In May 2015, Congress passed and the president signed into law the ‘‘Iran Nuclear Agreement Review Act of 2015,’’ Public Law No. 114-17, codified at 42 U.S.C. § 2060e (“the Act”), that, among other things, limits the president’s authority to take certain actions for any “agreement related to the nuclear program of Iran that includes the United States, commits the United States to take action, or pursuant to which the United States commits or otherwise agrees to take action, regardless of the form it takes, whether a political commitment or otherwise, and regardless of whether it is legally binding or not, including any joint comprehensive plan of action entered into or made between Iran and any other parties.” § 2060e(h)(1)(emphasis added).

The Act contains several provisions that might affect the president’s ability to withdraw the United States from the JCPOA. The article will not discuss limitations in § 2060e(b) because those limitations applied only to presidential action only during a period of time that has now passed.

The Act contains two general provisions regarding its meaning that might be relevant. First, in § 2060e(c)(1), it expresses “the sense of Congress that this section provides for congressional review, including, as appropriate, for approval, disapproval, or no action on statutory sanctions relief under an agreement.”

Whether the “disapproval” could be interpreted including withdrawal from the JCPOA does not need to be decided because a sense of Congress provision does not have the force of law. Second, in § 2060e(g), the Act provides that nothing in it “shall be construed as … allowing any new waiver, suspension, reduction, or other relief from statutory sanctions with respect to Iran under any provision of law, or allowing the president to refrain from applying any such sanctions pursuant to an agreement [such as the JCPOA], “or revoking or terminating any statutory sanctions imposed on Iran.”

This language does not limit the president’s authority to withdraw from the JCPOA because a withdrawal would not have the effect of revoking, terminating, waiving, suspending, reducing, or providing any relief from statutory sanctions. If anything, it would have the opposite effect. Thus, neither general provision limits the president’s authority.

The Act does contain provisions to ensure that the appropriate congressional committees and leadership[1] (“designated members”) will be aware of the president’s views regarding Iran’s compliance with the JCPOA. It requires the president to ensure the designated members are kept current on Iran’s compliance with the JCPOA. The Act requires the president to:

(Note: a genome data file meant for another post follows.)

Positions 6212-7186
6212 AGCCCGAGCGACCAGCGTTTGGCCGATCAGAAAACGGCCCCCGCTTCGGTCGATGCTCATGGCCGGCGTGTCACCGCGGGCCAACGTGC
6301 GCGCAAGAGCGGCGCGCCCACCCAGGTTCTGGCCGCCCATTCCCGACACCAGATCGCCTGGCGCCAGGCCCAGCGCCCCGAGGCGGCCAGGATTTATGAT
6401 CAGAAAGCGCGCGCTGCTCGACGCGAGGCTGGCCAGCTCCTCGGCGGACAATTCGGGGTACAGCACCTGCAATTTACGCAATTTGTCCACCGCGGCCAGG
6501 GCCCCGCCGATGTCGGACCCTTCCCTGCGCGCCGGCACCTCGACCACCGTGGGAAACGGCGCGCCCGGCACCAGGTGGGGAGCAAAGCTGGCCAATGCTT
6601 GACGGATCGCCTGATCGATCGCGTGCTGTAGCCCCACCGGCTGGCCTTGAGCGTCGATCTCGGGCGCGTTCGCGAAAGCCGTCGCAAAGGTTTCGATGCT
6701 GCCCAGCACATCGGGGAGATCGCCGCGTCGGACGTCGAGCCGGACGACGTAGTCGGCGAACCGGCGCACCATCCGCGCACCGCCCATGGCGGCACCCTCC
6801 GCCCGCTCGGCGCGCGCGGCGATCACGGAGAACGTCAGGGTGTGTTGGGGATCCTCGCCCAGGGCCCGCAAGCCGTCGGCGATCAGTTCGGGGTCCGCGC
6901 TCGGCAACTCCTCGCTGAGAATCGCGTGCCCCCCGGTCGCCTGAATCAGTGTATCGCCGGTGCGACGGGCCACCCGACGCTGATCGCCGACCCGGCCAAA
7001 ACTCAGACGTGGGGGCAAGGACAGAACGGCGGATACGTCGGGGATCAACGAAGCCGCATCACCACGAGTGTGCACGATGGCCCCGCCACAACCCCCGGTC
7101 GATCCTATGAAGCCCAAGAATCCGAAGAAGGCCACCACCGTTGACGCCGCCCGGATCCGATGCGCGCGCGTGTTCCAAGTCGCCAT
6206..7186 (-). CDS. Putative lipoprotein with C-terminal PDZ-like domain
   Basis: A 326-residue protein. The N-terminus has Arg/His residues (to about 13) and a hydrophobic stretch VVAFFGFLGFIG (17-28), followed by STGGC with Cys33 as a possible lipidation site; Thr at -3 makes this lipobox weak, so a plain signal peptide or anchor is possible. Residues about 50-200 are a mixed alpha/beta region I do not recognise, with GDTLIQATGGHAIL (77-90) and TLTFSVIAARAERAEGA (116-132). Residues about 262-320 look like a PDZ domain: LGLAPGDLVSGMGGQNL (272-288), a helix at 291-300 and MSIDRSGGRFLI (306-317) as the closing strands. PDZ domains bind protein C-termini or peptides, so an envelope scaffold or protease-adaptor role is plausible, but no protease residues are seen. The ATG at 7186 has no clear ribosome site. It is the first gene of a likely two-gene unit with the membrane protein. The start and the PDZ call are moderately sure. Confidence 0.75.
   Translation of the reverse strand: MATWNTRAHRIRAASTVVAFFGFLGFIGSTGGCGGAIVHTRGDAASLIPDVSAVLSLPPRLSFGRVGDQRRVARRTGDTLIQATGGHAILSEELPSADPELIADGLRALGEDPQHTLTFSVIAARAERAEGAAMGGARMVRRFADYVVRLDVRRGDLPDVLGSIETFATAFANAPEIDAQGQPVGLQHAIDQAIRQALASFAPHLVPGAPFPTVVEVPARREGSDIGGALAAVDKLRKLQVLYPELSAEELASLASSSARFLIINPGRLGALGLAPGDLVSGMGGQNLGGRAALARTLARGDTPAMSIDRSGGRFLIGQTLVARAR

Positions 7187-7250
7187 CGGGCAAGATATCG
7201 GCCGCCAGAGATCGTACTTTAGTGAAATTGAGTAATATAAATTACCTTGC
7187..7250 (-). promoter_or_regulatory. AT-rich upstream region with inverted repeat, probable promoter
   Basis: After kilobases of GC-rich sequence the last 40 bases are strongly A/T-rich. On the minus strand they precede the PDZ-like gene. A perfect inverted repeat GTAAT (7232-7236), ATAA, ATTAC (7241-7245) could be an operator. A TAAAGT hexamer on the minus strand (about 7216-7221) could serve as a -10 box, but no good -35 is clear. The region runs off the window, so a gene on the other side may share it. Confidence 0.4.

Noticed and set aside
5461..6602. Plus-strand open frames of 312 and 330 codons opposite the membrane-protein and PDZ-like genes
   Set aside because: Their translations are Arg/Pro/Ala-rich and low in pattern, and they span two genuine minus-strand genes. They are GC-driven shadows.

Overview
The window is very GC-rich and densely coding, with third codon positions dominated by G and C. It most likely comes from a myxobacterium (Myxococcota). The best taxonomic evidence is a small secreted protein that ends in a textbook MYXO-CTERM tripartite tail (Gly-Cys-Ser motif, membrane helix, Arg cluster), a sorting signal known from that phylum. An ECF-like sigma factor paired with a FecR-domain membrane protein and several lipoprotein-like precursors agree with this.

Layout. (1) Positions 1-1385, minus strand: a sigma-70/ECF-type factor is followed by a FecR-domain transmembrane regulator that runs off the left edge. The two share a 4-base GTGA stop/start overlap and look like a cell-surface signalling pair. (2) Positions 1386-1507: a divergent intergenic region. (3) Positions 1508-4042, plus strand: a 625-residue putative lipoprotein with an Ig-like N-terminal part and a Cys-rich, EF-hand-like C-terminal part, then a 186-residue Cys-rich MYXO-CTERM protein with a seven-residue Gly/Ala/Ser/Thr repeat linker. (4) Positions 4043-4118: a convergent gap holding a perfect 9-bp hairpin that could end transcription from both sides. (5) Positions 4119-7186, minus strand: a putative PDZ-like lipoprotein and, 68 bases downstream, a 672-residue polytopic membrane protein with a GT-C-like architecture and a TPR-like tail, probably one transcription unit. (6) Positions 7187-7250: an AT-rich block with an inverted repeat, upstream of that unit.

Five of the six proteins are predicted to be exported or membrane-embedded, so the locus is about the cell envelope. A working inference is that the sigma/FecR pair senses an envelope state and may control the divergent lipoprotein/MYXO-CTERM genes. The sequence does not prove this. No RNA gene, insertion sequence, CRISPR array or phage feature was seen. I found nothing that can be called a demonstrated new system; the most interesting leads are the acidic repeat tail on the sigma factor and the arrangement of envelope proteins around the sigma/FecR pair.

• Keep the designated members “fully and currently informed of all aspects of Iranian compliance with” the JCPOA, including in a written report he must submit at least every 180 calendar days.
  • Provide the designated members with any credible and accurate information relating to a potentially significant breach or compliance incident by Iran within 10 days of receiving the information and, within 30 days after doing so, determine whether Iran has committed a material breach of the JCPOA and, if so, provide a report of Iran’s action or failure to act that led to the material breach, actions necessary for Iran to cure the breach, and the status of Iran’s efforts to cure the breach. The Act defines a meaningful breach as one that “substantially benefits Iran’s nuclear program; decreases the amount of time required by Iran to achieve a nuclear weapon; or deviates from or undermines the purposes of” the JCPOA.
  • Certify not less often than every 90 calendar days, that Iran is transparently, verifiably, and fully implementing the JCPOA, and that Iran either has not committed a material breach of the JCPOA or, if it has, that it has cured that breach.

While these provisions ensure Congress is fully informed, they do not directly or by implication limit the president’s ability to withdraw from the JCPOA. If the president does not provide the certification described above, or determines he is unable to provide the certification, as Trump did in October 2017, the Act provides only that proposed legislation introduced within 60 calendar days to reinstate statutory sanctions waived as a result of JCPOA and prohibit U.S. Government actions to facilitate the release of Iranian funds or assets shall be given expedited consideration.